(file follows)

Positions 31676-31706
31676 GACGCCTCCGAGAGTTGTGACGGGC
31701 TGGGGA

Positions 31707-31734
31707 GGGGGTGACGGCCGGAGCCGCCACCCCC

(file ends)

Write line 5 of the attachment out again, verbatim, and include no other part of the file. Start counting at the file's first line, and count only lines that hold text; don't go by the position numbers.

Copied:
31707 GGGGGTGACGGCCGGAGCCGCCACCCCC